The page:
Myth: Mental health problems cannot affect me.
Fact: Mental health problems are surprisingly common; they affect almost every family. Mental health problems do not discriminate-they can affect anyone.
Myth: Therapy and self-help are a waste of time. Why bother when I can just talk with a friend?
Fact: Therapists rarely give advice. Rather, they help you come to your own conclusions. It is an opportunity to share what’s on your mind in a non-judgmental and safe environment. It’s about finding out what is right for you, not what someone thinks you should do. It is a chance to discover what you want and to take steps to achieve that goal.
Myth: Once people develop mental health problems, they will never recover.
Fact: Studies show that most people with mental health problems get better, and many recover completely.
Myth: Therapy can take years and never ends.Fact: Most therapy is short-term and focused on specific and attainable goals. What is most important is your commitment to therapy and your work toward achieving the goals that you and your therapist have set.
Myth: I can't do anything for someone with mental health needs.
Fact: You can do a lot, starting with the way you act and how you speak. Let them know you are there for them.
Benefits to Seeking Services
- Learn how to cope with life issues and mental health concerns.
- Manage and balance academics more effectively.
- Better sense of personal well-being.
- Increased self-awareness that leads to improved self-esteem.
Concerned About A Friend?
Learn the facts about mental health. Know what to look for….
- No longer enjoying activities or hobbies they once did
- Missing class and other social engagements
- Mood is negative or apathetic about most things going on
- Talking about harming themselves and/or someone else
- Avoid trying to diagnose and speak with a mental health professional for advice.
- Provide support by seeking out resources with your friend.
- Listen to your friend and be encouraging. They know something is not right so word choice is important.
- Avoid statements like cheer up, you are okay, snap out of it
- Homesickness is a normal experience for many incoming students.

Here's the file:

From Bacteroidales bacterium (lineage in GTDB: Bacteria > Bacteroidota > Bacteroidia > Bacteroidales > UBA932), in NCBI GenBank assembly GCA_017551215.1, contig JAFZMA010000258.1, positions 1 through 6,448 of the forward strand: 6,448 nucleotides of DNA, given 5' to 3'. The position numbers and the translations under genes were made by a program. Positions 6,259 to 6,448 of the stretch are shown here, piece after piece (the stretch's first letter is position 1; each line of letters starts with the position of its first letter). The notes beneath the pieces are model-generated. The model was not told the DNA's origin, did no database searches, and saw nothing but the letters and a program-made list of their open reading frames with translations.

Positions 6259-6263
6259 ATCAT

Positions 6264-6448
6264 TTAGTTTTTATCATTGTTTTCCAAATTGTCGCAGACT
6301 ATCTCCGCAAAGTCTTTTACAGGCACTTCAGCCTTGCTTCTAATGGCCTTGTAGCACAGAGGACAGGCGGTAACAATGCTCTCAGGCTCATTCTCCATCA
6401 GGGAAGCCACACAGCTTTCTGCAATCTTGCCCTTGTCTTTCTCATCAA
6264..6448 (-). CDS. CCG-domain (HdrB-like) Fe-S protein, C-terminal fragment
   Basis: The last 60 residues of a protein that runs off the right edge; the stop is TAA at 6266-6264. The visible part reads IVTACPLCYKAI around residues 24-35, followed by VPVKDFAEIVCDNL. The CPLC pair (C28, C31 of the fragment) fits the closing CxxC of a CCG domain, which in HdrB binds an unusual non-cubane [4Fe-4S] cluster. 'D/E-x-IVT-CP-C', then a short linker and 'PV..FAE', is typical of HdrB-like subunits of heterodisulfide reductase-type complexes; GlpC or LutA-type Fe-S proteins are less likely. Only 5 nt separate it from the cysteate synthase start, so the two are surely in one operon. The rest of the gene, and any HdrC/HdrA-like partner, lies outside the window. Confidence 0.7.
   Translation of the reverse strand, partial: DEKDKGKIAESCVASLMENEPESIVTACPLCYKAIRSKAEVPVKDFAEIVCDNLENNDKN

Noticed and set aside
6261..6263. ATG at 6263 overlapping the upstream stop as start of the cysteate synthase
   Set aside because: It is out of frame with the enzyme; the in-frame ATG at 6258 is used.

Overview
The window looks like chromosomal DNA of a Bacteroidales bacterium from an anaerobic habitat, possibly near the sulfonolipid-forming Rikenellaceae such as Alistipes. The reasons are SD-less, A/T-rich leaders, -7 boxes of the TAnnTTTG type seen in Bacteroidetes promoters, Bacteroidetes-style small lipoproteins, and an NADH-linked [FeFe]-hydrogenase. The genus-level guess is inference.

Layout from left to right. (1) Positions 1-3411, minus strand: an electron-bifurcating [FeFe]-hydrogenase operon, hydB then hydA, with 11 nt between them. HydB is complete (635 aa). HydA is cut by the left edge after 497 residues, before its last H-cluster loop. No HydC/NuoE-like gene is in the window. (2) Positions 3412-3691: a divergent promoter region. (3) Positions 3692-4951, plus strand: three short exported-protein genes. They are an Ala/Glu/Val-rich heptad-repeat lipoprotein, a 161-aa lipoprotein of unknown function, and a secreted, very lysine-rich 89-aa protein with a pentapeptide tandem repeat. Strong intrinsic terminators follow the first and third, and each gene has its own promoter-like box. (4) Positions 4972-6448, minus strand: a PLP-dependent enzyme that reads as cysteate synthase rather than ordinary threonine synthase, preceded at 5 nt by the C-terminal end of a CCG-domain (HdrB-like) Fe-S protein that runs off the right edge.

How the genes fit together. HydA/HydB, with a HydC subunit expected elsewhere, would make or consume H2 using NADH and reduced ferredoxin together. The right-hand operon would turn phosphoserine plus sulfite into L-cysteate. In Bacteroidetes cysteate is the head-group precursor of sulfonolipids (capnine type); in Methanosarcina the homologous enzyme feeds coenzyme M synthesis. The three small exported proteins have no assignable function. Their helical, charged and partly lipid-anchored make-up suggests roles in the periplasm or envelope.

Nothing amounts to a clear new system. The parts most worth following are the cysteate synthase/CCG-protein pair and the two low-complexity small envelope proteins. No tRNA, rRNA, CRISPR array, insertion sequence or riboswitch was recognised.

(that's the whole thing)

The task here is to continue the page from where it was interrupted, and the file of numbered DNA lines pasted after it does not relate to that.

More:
- The majority of college students will miss some aspect of home.
- Usually these feelings will lessen as the semester goes on.
- Focusing on classes, getting socially connected and involved with activities will help with the transition.
- Bring some things from home to campus that will give you some peace of mind. (pictures, stuffed animals, figurines, posters, etc.)
- Visit home in moderation. Don't miss out on opportunities that campus life is providing.
- Get involved with interest groups or opportunities to volunteer. Connecting socially with others will help create a support system here on campus and develop new relationships.
- Attend events on campus and in the community. Get out of your room and experience something new and different.
- Communicate with friends and family back home but limit the frequency during the week.
- Write in a journal. Sometimes the best way to express yourself is not through spoken words but through written words.
- Utilize nearby resources such as friends, a RA/RD, counselor, advisor, etc.
- Time flies by and you will be back home before you know it.
- At risk suicide prevention training
- UI Counseling Center partnered with Kognito to provide online simulation training for faculty, staff, and students
- Goal of Kognito is to better identify, support, and connect distressed students with campus services
McKinley Health Center:Mental Health Unit
Licensed mental health professionals are available for individual consultation and treatment. Call to schedule an appointment.217-333-2705
Health Education Unit Stress Management Educator 217-333-2714
Licensed mental health professionals are available for individual consultation and treatment. Call to schedule an appointment.217-333-3704